Research Article: Decreased phosphatase PTEN amplifies PI3K signaling and enhances proinflammatory cytokine release in COPD

Date Published: August 1, 2017

Publisher: American Physiological Society

Author(s): Satoru Yanagisawa, Jonathan R. Baker, Chaitanya Vuppusetty, Peter Fenwick, Louise E. Donnelly, Kazuhiro Ito, Peter J. Barnes.


The phosphatidylinositol 3-kinase (PI3K) pathway is activated in chronic obstructive pulmonary disease (COPD), but the regulatory mechanisms for this pathway are yet to be elucidated. The aim of this study was to determine the expression and role of phosphatase and tensin homolog deleted from chromosome 10 (PTEN), a negative regulator of the PI3K pathway, in COPD. PTEN protein expression was measured in the peripheral lung of COPD patients compared with smoking and nonsmoking controls. The direct influence of cigarette smoke extract (CSE) on PTEN expression was assessed using primary lung epithelial cells and a cell line (BEAS-2B) in the presence or absence of l-buthionine-sulfoximine (BSO) to deplete intracellular glutathione. The impact of PTEN knockdown by RNA interference on cytokine production was also examined. In peripheral lung, PTEN protein was significantly decreased in patients with COPD compared with the subjects without COPD (P < 0.001) and positively correlated with the severity of airflow obstruction (forced expiratory volume in 1-s percent predicted; r = 0.50; P = 0.0012). Conversely, phosphorylated Akt, as a marker of PI3K activation, showed a negative correlation with PTEN protein levels (r = −0.41; P = 0.0042). In both primary bronchial epithelial cells and BEAS-2B cells, CSE decreased PTEN protein, which was reversed by N-acetyl cysteine treatment. PTEN knockdown potentiated Akt phosphorylation and enhanced production of proinflammatory cytokines, such as IL-6, CXCL8, CCL2, and CCL5. In conclusion, oxidative stress reduces PTEN protein levels, which may result in increased PI3K signaling and amplification of inflammation in COPD.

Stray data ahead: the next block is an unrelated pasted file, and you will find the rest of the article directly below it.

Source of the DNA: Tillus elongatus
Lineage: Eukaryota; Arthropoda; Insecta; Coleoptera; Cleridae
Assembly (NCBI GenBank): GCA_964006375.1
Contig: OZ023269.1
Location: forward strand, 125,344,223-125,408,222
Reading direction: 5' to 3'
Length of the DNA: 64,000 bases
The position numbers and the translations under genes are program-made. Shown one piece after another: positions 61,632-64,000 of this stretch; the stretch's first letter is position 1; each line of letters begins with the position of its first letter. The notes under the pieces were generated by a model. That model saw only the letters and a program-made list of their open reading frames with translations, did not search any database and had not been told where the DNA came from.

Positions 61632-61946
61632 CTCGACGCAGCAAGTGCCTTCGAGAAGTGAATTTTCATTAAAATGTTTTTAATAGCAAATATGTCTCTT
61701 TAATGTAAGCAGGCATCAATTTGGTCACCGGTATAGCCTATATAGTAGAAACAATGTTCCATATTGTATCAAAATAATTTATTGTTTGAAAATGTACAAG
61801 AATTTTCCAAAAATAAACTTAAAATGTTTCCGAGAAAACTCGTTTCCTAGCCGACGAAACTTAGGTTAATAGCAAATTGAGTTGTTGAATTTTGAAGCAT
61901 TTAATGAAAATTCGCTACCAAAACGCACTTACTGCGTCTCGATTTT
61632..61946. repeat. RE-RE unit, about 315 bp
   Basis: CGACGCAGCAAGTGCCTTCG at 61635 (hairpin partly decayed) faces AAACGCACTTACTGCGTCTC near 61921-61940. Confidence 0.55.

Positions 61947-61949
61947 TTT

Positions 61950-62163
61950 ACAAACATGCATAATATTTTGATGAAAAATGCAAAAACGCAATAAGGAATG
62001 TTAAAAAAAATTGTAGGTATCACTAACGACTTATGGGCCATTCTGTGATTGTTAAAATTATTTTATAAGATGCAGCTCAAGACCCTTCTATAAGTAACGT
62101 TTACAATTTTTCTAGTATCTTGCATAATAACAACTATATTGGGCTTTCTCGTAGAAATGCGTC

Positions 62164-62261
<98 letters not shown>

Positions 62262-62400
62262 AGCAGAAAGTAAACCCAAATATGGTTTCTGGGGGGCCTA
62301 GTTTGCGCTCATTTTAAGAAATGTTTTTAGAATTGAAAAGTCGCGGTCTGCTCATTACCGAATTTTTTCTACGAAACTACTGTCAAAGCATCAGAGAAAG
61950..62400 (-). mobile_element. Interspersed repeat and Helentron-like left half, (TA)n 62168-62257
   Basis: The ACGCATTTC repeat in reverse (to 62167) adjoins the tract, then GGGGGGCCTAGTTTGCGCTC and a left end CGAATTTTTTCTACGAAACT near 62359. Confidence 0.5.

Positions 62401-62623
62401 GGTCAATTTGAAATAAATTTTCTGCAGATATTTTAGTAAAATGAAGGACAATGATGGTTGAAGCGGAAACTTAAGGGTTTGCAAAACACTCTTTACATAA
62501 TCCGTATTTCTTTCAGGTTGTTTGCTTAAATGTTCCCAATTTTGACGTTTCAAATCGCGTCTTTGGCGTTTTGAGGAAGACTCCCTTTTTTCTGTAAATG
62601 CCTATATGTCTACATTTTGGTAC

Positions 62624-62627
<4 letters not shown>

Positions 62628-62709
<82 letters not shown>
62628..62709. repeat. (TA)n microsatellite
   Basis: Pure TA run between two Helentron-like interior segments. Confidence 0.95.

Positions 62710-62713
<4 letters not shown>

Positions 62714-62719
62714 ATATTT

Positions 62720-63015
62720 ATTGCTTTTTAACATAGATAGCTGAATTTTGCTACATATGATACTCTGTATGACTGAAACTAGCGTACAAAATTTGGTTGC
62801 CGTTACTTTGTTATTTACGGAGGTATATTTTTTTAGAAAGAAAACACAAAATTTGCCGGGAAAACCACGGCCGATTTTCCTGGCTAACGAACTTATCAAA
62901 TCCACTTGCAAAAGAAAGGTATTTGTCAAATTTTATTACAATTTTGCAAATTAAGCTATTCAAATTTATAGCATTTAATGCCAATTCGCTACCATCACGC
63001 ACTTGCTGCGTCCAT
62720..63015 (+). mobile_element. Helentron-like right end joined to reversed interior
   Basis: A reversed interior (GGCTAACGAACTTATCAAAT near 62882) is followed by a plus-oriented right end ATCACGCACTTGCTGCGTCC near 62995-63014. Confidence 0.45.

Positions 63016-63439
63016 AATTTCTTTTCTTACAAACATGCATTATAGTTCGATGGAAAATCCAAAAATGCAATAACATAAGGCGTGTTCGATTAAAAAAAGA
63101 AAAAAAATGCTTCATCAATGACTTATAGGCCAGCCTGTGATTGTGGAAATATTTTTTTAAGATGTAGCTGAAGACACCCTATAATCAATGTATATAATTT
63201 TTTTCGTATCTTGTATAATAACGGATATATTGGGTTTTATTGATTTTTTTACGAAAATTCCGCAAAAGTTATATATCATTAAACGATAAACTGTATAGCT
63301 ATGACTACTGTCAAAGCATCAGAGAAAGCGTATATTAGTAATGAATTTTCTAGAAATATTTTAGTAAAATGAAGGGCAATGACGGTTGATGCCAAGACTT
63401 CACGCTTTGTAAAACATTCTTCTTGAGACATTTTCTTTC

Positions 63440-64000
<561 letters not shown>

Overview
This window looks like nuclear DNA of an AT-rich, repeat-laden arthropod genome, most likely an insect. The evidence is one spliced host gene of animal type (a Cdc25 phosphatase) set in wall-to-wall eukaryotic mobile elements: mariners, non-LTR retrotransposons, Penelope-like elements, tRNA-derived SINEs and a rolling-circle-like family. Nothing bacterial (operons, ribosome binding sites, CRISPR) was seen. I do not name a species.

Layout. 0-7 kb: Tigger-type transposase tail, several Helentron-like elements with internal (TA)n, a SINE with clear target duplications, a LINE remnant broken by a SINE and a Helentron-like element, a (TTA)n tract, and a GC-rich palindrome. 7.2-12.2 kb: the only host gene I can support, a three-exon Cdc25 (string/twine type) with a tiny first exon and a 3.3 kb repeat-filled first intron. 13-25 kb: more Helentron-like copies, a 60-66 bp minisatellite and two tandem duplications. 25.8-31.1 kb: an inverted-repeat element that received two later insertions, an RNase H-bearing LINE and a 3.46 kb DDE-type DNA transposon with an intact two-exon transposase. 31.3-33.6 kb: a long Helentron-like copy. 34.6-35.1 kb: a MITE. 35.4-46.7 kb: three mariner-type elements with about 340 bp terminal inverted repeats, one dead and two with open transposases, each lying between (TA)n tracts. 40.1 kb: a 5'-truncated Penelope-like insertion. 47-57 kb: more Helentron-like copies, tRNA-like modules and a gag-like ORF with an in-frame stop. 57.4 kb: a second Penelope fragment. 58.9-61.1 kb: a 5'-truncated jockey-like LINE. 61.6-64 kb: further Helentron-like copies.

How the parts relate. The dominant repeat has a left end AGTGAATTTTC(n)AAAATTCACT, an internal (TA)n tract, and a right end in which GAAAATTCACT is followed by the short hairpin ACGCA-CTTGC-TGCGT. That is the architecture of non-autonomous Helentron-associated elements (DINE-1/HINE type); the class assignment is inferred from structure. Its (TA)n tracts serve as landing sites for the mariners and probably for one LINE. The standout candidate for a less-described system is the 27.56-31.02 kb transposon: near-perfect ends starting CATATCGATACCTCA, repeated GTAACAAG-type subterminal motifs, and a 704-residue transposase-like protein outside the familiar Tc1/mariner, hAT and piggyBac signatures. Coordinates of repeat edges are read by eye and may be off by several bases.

Partial Text

In the current study, we have shown for the first time that the PTEN protein levels were significantly decreased in the peripheral lung of patients with COPD. PTEN protein levels were positively correlated with the severity of air flow obstruction and showed a strong negative correlation with the Akt phosphorylation, indicating activation of the PI3K signaling pathway. This is consistent with the modulatory role of PTEN on PI3K signaling (41).

This project was supported by the Wellcome Trust Programme Grant 093080/Z/10/Z. S. Yanagisawa is a recipient of a Banyu Life Science Foundation International fellowship. P. J. Barnes and C. Vuppusetty are recipients of Wellcome Trust Grant 093080/Z/10/Z.

P. J. Barnes has served on Scientific Advisory Boards of AstraZeneca, Boehringer-Ingelheim, Chiesi, GlaxoSmithKline, Glenmark, Johnson & Johnson, Napp, Novartis, Takeda, Pfizer, Prosonix, RespiVert, Teva, and Zambon and has received research funding from AstraZeneca, Boehringer-Ingelheim, Chiesi, Novartis, and Takeda. K. Ito is currently an employee of Pulmocide, Ltd., and has honorary contract with Imperial College.

P.J.B. conceived and designed research. S.Y., J.R.B., C.V., and P.F. performed experiments; S.Y., J.R.B., and C.V. analyzed data; S.Y., J.R.B., C.V., L.E.D., K.I., and P.J.B. interpreted results of experiments; S.Y., J.R.B., C.V., and K.I. prepared figures; S.Y., K.I., and P.J.B. drafted manuscript; S.Y., K.I., and P.J.B. edited and revised manuscript; S.Y., K.I., and P.J.B. approved final version of manuscript.




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